“It was like a catch in your voice, or a swiftly stifled sob.”

http://tapsbugler.com/a-bugle-call-remembered/
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jhahntpt
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PostPosted: Thu Nov 08, 2018 4:53 am    Post subject: Reply with quote

I'm playing this on Sunday!

It's the high A that always gets to me! If there's one note that's always bothered me it's that one regardless of where, when, or why I'm playing it.

The one thing that I'm doing is disregarding the piano dynamic and playing a comfortable but still soft dynamic. The conductor hasn't made any comment on it being too loud so I am not worried about it. That little bit of extra freedom allows me to do what I need to do to get the notes out with a good sound.
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Denny Schreffler
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PostPosted: Thu Nov 08, 2018 10:53 am    Post subject: Reply with quote

jhahntpt wrote:

It's the high A that always gets to me! If there's one note that's always bothered me it's that one regardless of where, when, or why I'm playing it.


I mentioned Dennis Brain's trick with a matchstick, above.

Give it a try for the A -- one stick but try it in all four pipes -- top and bottom of the 1st valve and the second.

Nothing guaranteed but something might change.

link

-Denny
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MGTrumpet
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PostPosted: Sat Nov 10, 2018 5:18 pm    Post subject: Reply with quote

Subdivide!

Make sure you REALLY know how fast those sixteenths are in the context of the music.
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omelet
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PostPosted: Sat Nov 10, 2018 6:14 pm    Post subject: Reply with quote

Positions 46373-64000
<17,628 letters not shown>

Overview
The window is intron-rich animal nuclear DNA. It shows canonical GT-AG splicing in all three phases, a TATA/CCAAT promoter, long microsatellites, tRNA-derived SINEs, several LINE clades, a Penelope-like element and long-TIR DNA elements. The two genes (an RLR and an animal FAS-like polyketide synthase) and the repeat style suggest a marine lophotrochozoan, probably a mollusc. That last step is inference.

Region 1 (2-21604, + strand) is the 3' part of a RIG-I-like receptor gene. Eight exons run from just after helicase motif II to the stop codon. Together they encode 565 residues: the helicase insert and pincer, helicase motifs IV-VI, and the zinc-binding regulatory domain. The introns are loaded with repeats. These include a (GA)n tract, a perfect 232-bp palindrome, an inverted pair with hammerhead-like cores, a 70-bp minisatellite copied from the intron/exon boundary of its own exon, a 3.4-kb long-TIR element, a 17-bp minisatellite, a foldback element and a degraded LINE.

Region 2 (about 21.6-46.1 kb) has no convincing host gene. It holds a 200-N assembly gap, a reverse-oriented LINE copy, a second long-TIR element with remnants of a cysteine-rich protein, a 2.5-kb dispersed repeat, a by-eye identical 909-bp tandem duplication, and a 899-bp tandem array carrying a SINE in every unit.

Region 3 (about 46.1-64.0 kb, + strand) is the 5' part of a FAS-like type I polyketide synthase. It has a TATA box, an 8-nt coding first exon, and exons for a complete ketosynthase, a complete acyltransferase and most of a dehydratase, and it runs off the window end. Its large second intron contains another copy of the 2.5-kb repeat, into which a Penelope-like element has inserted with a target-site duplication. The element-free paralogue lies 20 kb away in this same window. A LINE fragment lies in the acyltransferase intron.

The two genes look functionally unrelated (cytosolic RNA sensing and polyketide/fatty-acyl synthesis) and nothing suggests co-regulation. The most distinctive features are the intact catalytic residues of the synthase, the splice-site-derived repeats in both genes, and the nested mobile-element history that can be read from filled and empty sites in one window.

Denny Schreffler wrote:
jhahntpt wrote:

It's the high A that always gets to me! If there's one note that's always bothered me it's that one regardless of where, when, or why I'm playing it.


I mentioned Dennis Brain's trick with a matchstick, above.

Give it a try for the A -- one stick but try it in all four pipes -- top and bottom of the 1st valve and the second.

Nothing guaranteed but something might change.

link

-Denny


The placebo effect apparently can work even if you are aware of it.
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Denny Schreffler
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PostPosted: Sat Nov 10, 2018 6:36 pm    Post subject: Reply with quote

omelet wrote:
Denny Schreffler wrote:
jhahntpt wrote:

It's the high A that always gets to me! If there's one note that's always bothered me it's that one regardless of where, when, or why I'm playing it.


I mentioned Dennis Brain's trick with a matchstick, above.

Give it a try for the A -- one stick but try it in all four pipes -- top and bottom of the 1st valve and the second.

Nothing guaranteed but something might change.

link

-Denny


The placebo effect apparently can work even if you are aware of it.


Or, perturbing the standing wave can cause subtle changes in the shape of the frequency spectrum.


-Denny
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Harry Hilgers
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PostPosted: Sat Nov 10, 2018 10:21 pm    Post subject: Reply with quote

jhahntpt wrote:
It's the high A that always gets to me! If there's one note that's always bothered me it's that one regardless of where, when, or why I'm playing it.

Same here. The high A use to always get me until I started using the third valve instead of 1-2.

Cheers
Harry